(I trust people don’t think council government would be some exotic idea to advocate for non-Western countries. I think that’s a typically patronizing attitude. As we see once again, it comes naturally to people everywhere as soon as they have democratic aspirations, regardless of regional cultural variations.)

January 31, 2011

Popular Committees in Egypt?

 

Today will be the seventh day of massive protests demanding the end of the Mubarak regime. The army continues to watch and wait, although it seems to me that having brought the troops in to sit there and mingle with the protestors all these days can only erode the generals’ ability to order them to take any harsh action. Although “elite”, specially-disciplined units are always a different story, if I had to bet I’d say the possibility of the troops firing on the crowds is a moot point. The generals would never risk it.
 
I’ve been interested in how so far most of the commentary has depicted the protestors as being united mostly in demanding political freedom, without as much expression of economic grievance. This is a common feature of the early stage of a revolution. Although the main driver that started it is always economic, in the first heady rush of democracy the people demand the enshrinement of that new democracy they just won for themselves.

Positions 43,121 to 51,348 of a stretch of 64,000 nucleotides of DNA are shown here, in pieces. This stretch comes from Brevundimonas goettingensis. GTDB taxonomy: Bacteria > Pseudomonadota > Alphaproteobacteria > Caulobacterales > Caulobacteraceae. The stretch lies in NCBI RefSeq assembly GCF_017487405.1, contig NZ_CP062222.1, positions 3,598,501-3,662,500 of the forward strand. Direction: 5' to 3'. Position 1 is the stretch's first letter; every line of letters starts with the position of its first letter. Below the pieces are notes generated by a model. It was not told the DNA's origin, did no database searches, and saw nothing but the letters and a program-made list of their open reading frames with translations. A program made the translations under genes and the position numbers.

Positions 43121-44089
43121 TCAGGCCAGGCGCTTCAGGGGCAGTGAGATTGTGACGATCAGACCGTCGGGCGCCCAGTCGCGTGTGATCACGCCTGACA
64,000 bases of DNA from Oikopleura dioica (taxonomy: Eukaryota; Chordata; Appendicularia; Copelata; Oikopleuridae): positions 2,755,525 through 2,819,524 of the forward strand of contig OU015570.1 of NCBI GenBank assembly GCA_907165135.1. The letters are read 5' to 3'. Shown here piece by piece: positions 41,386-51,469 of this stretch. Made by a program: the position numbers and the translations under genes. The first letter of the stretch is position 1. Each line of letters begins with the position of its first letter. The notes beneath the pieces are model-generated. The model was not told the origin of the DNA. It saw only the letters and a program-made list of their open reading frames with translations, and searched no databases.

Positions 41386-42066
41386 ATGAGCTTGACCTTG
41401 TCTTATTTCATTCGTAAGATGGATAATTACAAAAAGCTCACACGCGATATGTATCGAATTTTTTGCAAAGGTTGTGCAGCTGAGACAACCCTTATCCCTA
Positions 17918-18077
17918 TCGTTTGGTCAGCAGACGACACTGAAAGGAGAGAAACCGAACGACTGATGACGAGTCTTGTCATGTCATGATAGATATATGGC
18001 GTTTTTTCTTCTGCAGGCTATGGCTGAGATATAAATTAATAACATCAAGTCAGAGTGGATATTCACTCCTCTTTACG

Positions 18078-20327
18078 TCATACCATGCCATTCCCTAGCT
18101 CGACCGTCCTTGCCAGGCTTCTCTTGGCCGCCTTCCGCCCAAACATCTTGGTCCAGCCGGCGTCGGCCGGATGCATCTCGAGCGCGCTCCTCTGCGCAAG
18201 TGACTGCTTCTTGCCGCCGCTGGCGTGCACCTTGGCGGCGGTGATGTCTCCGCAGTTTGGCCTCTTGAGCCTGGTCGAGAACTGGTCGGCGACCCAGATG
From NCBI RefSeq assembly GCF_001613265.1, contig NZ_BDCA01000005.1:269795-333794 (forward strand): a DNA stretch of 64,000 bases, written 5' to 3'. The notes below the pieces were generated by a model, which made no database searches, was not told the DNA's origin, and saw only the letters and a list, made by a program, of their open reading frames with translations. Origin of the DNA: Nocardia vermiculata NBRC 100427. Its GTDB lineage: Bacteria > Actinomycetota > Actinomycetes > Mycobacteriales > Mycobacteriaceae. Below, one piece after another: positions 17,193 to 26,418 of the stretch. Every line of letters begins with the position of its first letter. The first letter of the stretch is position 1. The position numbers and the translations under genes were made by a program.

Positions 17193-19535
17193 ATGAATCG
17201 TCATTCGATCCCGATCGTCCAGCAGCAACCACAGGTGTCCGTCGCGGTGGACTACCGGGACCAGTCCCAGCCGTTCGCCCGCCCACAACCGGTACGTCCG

But the economic grievances remain, if latent at first. Egypt suffers stagflation and class war. There’s no doubt at all that the “looting” being described in the MSM was started by police thugs, and it has mostly been perpetrated by them, especially all assaults on public property. But this MSM article also has some discussions about class attitudes that ring true. The parasite class exists in Egypt just as it does in the US, and that class no doubt fears that the protests may engulf their stolen privilege as well. Although Mubarak’s thugs have done all they can to stoke this fear, the fear should be real as well, as the people should indeed turn their attention to these criminals once the initial political goal is achieved. Whether or not a “revolutionary” government does so is always a metric of whether it’s carrying out the will of the people, or betraying that will.